Agriculture
Growing Healthier Tomato Plants
Flush-Free Fertilizer
Microbes at the Gas Pump
Amphibians
Toads
Salamanders and Newts
Frogs and Toads
Animals
A Tongue and a Half
Not Slippery When Wet
Spotting the World's Leggiest Animal
Behavior
A Global Warming Flap
Memory by Hypnosis
Sugar-pill medicine
Birds
Pelicans
Blue Jays
Flamingos
Chemistry and Materials
A Butterfly's Electric Glow
Bandages that could bite back
Revving Up Green Machines
Computers
The science of disappearing
Two monkeys see a more colorful world
Nonstop Robot
Dinosaurs and Fossils
A Dino King's Ancestor
Teeny Skull Reveals Ancient Ancestor
Winged Insects May Go Way Back
E Learning Jamaica
Results of GSAT are in schools this week
2014 GSAT Results for Jamaican Kids
E Learning in Jamaica WIN PRIZES and try our Fun Animated Games
Earth
Undersea Vent System Active for Ages
Life under Ice
Vitamin D-licious Mushrooms
Environment
Indoor ozone stopper
Where rivers run uphill
A Change in Leaf Color
Finding the Past
Preserving Ancient Warrior Paint
Early Maya Writing
Fakes in the museum
Fish
Catfish
Angler Fish
Electric Eel
Food and Nutrition
In Search of the Perfect French Fry
A Taste for Cheese
Building a Food Pyramid
GSAT English Rules
Subject and Verb Agreement
Adjectives and Adverbs
Problems with Prepositions
GSAT Exam Preparation Jamaica
How are students placed after passing the GSAT exam
March 21-22, 2013: Over 43,000 students will take the GSAT Exam
42,000 students will sit for the GSAT Exam in two weeks
GSAT Exams Jamaica Scholarships
GSAT Exam Preparation
42,000 students will sit for the GSAT Exam in two weeks
GSAT Practice Papers | GSAT Mathematics | Maths
GSAT Mathematics
Setting a Prime Number Record
How a Venus Flytrap Snaps Shut
How to Slice a Cake Fairly
Human Body
A Fix for Injured Knees
Opening a Channel for Tasting Salt
Kids now getting 'adult' disease
Invertebrates
Lobsters
Spiders
Starfish
Mammals
Hares
Narwhals
Platypus
Parents
Choosing a Preschool: What to Consider
How children learn
The Surprising Meaning and Benefits of Nursery Rhymes
Physics
The Particle Zoo
One ring around them all
Gaining a Swift Lift
Plants
Getting the dirt on carbon
A Change in Leaf Color
Springing forward
Reptiles
Chameleons
Komodo Dragons
Anacondas
Space and Astronomy
Black Holes That Burp
Zooming In on the Wild Sun
Rover Makes Splash on Mars
Technology and Engineering
Young Scientists Take Flight
Drawing Energy out of Wastewater
Sugar Power for Cell Phones
The Parts of Speech
What is a Noun
What is a Preposition?
What is a Verb?
Transportation
Robots on the Road, Again
Robots on a Rocky Road
Where rivers run uphill
Weather
Antarctica warms, which threatens penguins
Recipe for a Hurricane
Where rivers run uphill
Add your Article

Earth from the inside out

Scientists have long known this strange fact: It’s easier to look deep into space than into the center of Earth. Light can pass through most of space, so the light from distant stars can easily be seen with the naked eye. But Earth is opaque, which means that light cannot pass through it. If light cannot pass through it, then we cannot see what’s on the inside of our planet. So if we can’t use light to see inside our own planet, what can we use? Recently, some scientists have been trying to use neutrinos — tiny particles smaller than an atom that zip through space. Neutrinos come from the sun or other distant stars, and astronomers have studied them for years. Now, a team of geoscientists — “geo” means Earth — think a kind of neutrino may have something to say about the Earth, too. Not all neutrinos come from outer space. Special neutrinos called geoneutrinos are generated from within the Earth. (Remember that “geo” means Earth.) Most of these local neutrinos come from either the crust or the mantle. The crust is Earth’s outermost shell, what we stand on, and the mantle is five to 25 miles below the crust. Certain elements within the Earth can send off geoneutrinos when undergoing a process called radioactive decay. During radioactive decay, a material loses some of its energy by sending out particles and radiation. An element that goes through this process is said to be radioactive, and radioactive elements occur naturally in the Earth. Some radioactive elements produce geoneutrinos. After they are produced, geoneutrinos pass straight through the solid Earth without being absorbed or bouncing around. If they’re not stopped, they go straight into outer space — and keep going, and going and going. Geoscientists hope to catch a few of these particles on their way out, but it’s not going to be easy. There are two big problems: There aren’t that many geoneutrinos, and they’re hard to find. To catch these elusive particles, scientists have designed special geoneutrino detectors. These strange-looking scientific instruments are giant, metal spheres buried deep underground. In an abandoned mine in Canada, for example, scientists are preparing a geoneutrino detector that is four stories tall and more than a mile underground. The detector will be filled with a special liquid that flashes when a geoneutrino passes through. The liquid “produces a lot of light, and it’s very transparent,” says Mark Chen, the director of the project. When it’s up and running, probably in 2010, the detector will find only about 50 geoneutrinos per year. Other detectors are being planned all over Earth — one of them is even supposed to sit on the bottom of the ocean! The geoscientists who study geoneutrinos hope that the particles will help answer an old question about the Earth. The interior of the Earth is blistering hot, but where does the heat come from? They know that part of the heat — maybe as much as 60 percent — comes from radioactive decay, but researchers want to know for sure. By measuring geoneutrinos, scientists hope to figure out how radioactive decay helps heat Earth.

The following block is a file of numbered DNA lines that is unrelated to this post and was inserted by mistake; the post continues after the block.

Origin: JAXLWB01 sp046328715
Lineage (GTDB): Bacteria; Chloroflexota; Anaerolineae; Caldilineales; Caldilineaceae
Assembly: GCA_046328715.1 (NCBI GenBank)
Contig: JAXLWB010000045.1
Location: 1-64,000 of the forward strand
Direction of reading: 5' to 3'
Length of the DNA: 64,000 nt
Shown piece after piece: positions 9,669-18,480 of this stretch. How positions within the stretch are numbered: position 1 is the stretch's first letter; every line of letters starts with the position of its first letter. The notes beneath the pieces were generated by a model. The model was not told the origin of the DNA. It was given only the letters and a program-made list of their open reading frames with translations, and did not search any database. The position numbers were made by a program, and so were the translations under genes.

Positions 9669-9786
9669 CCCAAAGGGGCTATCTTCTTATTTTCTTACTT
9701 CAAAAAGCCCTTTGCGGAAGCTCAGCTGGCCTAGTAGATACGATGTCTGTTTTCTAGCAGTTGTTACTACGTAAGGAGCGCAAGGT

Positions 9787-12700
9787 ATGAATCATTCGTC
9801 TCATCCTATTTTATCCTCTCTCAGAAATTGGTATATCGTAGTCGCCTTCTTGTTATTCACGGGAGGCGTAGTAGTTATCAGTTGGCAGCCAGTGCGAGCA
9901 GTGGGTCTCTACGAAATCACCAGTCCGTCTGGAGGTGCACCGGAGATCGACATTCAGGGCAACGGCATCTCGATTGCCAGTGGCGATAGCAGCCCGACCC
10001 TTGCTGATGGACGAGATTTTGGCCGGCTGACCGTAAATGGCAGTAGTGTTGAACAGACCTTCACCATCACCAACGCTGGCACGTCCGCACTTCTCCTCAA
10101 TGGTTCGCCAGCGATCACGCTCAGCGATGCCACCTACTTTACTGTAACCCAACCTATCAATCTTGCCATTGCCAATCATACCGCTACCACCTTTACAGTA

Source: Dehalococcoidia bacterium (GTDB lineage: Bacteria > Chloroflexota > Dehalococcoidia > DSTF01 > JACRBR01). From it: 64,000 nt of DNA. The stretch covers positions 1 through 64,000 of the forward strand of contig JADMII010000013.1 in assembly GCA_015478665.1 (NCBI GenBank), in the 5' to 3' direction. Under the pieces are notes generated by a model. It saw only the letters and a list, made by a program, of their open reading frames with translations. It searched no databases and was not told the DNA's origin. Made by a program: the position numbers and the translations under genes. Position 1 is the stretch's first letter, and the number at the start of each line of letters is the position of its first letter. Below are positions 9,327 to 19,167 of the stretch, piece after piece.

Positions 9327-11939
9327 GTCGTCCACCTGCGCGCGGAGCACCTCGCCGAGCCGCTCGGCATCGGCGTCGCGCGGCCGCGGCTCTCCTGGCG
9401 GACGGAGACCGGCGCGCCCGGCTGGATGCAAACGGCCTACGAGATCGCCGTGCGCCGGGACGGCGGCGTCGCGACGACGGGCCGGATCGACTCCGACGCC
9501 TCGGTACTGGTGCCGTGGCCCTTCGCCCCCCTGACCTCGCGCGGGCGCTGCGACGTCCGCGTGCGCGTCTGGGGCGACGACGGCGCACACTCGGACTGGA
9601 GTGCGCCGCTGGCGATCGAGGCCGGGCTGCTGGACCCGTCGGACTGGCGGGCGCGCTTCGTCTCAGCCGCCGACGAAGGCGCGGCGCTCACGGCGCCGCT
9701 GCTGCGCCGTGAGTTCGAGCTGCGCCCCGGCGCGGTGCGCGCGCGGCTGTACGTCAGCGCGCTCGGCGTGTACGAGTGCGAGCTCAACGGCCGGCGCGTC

Earth from the inside out
Earth from the inside out








Designed and Powered by HBJamaica.com™